‘What makes it meaningful?’ – Sanders on the prowl in Edmonton

News Director

“I’m a Canadian living in America who’s on Team Norway – I don’t know how I got into this situation!”

That’s how Lionel Sanders describes himself in the latest PTO documentary ahead of this weekend’s groundbreaking Canadian Open.

‘No Limits’ will clearly have a target on his back in Edmonton – when doesn’t he – but it’s clear he’s relishing the challenge ahead.

‘My best is still to come’

Having recently announced he’s going to become a father, it’s also obvious he’s in an equally good place with his training now that he’s working with coach Mikal Iden.

Sanders says: “The training has changed in that I have definitely become more accountable. In that I’m thinking about what’s going on under the hood – more of a scientific underpinning.

“It’s about the training I’m doing and how it affects what happens in a race, and that’s something I was deeply ignorant of – training creates your racing. Coach Mikal has helped me correct that.

YouTube video

“Undoubtedly my best is still to come. I think three years from now I will achieve my peak in triathlon.”

Making it meaningful

But equally, he’s under no illusions that it’s getting harder and harder at the top, especially now that the PTO’s ethos of the best racing the best regularly is starting to come to fruition.

Lining up against Sanders in Edmonton will be Olympic and IRONMAN World Champion Kristian Blummenfelt, plus his fellow Norwegian and 70.3 World Champion Gustav Iden.

There’ll also be Jackson Laundry, who beat Sanders at 70.3 Oceanside earlier in the season, as well as the late bonus addition of two-time Olympic champion Alistair Brownlee.

And while Sanders, now ranked #5 in the world, followed that Oceanside runner-up spot with a second place in the rescheduled IRONMAN World Championship at St George and then a win at 70.3 Mont-Tremblant, he recognises the landscape is changing – and for the better.

“Absolutely it’s getting harder. I’m getting better every single year. My swim is getting better but the deficit stays the same. It’s great, it’s fun.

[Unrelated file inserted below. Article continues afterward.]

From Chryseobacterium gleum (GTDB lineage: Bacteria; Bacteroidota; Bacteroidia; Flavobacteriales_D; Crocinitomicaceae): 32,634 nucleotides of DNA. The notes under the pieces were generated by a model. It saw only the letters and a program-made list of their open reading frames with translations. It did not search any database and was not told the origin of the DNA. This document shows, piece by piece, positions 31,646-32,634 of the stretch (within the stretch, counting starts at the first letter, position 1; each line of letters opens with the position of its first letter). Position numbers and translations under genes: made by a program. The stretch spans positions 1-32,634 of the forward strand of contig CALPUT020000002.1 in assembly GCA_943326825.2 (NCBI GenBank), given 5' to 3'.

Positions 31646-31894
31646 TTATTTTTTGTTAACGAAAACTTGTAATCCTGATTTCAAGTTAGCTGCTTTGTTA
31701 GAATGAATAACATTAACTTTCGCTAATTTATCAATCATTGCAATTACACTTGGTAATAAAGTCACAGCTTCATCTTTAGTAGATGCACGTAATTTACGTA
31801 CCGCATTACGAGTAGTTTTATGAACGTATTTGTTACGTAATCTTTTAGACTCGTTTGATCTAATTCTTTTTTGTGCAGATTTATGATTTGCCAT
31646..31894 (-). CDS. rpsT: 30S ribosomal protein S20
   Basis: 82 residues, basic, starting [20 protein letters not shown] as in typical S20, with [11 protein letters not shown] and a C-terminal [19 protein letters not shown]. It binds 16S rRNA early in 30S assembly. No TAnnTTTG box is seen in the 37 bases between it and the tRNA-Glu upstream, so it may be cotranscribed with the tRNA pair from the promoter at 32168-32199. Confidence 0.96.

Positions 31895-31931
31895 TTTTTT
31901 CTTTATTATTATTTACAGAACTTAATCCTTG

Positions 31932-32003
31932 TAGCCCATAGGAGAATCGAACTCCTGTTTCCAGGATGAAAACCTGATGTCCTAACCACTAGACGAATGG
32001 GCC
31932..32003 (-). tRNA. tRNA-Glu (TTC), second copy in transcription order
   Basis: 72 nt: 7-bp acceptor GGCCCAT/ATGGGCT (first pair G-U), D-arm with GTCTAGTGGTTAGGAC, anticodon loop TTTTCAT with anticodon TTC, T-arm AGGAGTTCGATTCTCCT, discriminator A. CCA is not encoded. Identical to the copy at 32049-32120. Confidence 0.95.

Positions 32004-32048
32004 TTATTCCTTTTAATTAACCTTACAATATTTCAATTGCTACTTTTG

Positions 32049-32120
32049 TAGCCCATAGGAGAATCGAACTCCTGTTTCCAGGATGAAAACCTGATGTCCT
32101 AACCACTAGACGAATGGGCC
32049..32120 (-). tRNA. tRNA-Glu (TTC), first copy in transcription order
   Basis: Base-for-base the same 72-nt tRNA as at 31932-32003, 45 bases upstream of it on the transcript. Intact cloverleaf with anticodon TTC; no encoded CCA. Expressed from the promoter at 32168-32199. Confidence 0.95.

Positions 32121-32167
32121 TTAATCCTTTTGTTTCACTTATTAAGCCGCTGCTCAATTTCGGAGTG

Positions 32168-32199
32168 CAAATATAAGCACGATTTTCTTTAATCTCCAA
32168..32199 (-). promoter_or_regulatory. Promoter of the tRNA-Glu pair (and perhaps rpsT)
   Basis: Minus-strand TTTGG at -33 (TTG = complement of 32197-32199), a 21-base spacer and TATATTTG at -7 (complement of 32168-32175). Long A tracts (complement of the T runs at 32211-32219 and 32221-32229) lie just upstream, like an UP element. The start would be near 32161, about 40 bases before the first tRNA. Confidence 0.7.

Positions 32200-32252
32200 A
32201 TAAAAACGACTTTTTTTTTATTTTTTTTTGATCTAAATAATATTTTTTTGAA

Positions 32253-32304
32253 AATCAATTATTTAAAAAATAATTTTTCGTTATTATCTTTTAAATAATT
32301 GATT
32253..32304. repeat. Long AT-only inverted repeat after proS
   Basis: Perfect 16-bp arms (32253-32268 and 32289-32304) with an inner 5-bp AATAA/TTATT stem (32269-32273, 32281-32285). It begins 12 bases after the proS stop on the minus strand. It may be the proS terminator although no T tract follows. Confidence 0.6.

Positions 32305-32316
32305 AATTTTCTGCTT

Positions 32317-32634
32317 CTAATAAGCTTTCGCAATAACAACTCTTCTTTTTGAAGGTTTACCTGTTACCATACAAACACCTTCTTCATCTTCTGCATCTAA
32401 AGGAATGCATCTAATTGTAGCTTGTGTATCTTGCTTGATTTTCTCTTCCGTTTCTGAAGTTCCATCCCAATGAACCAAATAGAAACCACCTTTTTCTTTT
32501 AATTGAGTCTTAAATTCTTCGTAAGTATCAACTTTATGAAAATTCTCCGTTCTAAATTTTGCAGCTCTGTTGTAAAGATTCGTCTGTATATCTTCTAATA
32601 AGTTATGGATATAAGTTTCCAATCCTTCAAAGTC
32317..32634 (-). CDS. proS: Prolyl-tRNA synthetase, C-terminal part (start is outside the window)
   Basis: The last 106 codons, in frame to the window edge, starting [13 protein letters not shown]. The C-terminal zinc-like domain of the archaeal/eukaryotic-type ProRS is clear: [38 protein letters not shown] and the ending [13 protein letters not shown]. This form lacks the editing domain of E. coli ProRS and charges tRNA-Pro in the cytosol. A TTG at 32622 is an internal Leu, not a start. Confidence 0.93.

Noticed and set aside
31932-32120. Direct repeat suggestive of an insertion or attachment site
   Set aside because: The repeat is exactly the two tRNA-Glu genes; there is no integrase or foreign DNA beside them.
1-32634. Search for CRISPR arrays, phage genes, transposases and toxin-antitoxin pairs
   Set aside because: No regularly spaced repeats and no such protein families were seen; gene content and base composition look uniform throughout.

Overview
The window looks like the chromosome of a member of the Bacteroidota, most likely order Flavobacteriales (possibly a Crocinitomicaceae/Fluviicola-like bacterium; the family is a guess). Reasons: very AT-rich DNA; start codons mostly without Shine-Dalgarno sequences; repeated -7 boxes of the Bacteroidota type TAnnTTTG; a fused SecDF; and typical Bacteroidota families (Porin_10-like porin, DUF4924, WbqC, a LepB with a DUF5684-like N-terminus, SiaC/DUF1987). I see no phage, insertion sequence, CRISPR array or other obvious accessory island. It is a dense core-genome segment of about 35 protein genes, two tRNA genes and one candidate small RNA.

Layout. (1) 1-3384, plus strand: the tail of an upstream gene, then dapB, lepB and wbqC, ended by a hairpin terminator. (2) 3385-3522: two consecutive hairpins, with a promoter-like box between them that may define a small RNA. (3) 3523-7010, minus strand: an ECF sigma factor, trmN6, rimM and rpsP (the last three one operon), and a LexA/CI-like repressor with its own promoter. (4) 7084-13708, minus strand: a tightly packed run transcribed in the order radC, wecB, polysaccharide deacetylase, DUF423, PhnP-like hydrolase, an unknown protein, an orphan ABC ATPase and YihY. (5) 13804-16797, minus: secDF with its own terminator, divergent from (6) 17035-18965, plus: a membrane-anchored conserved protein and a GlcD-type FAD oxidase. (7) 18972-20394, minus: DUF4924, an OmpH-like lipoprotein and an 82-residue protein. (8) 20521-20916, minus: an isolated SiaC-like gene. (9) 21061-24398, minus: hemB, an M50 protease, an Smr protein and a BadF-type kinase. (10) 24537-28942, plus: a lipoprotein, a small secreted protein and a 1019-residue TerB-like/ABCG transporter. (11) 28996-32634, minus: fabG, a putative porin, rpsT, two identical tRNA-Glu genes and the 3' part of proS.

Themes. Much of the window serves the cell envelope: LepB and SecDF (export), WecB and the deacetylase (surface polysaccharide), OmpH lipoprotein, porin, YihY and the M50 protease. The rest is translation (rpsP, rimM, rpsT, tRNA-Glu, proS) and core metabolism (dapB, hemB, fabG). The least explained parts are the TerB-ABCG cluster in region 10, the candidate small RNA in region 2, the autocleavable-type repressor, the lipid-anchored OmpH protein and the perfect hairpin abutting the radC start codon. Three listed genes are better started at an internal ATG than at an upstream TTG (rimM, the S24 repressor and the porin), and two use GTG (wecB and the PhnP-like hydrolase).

“It all goes back to what makes something meaningful – the title or the people? It’s the people.

“The golden era is coming – very good, well-rounded athletes who are crazy hard workers and mentally tough.”

Lionel Sanders IRONMAN World Championship St George
Sanders en route to finishing second in St George in May 2022 (Getty Images for IRONMAN).

And his next chance to underline his standing is in this weekend’s $1million showpiece.

He added: “For better or worse, money attracts people. We’re going to start to go to races where the top tier is at – and this is what is going to push the sport to a new level. These are going to be the wins which will be the most meaningful.

“If there was ever a time to excel and upset this whole thing, it’s now. The next couple of years – so let’s do it.”

Jonathan Turner
Written by
Jonathan Turner
Latest News
Gwen Joorgensen third place in Taupo comeback in 2023 photo credit Simon Dawson Photography
‘Fire is still there’ for Gwen Jorgensen despite her ‘worst swim ever’
Ruth Astle St George finish line 2022 photo credit Tom Pennington Getty Images for IRONMAN
‘Not worse-case scenario, but not best either’ – Ruth Astle injury update
Melissa Nicholls Great Britain Paratriathlon
Melissa Nicholls excited to take on the competition in Madrid
Kate Waugh u23 worlds 2 abu dhabi photo credit Janos M Schmidt World Triathlon
“I would like to be seen as the one to beat” – Waugh sets the bar high in Madrid
Max Stapley swim Malibu 2022 photo credit Tommy Zaferes and SLT
“To wear the GB suit is an honour” – Stapley ready to represent in Madrid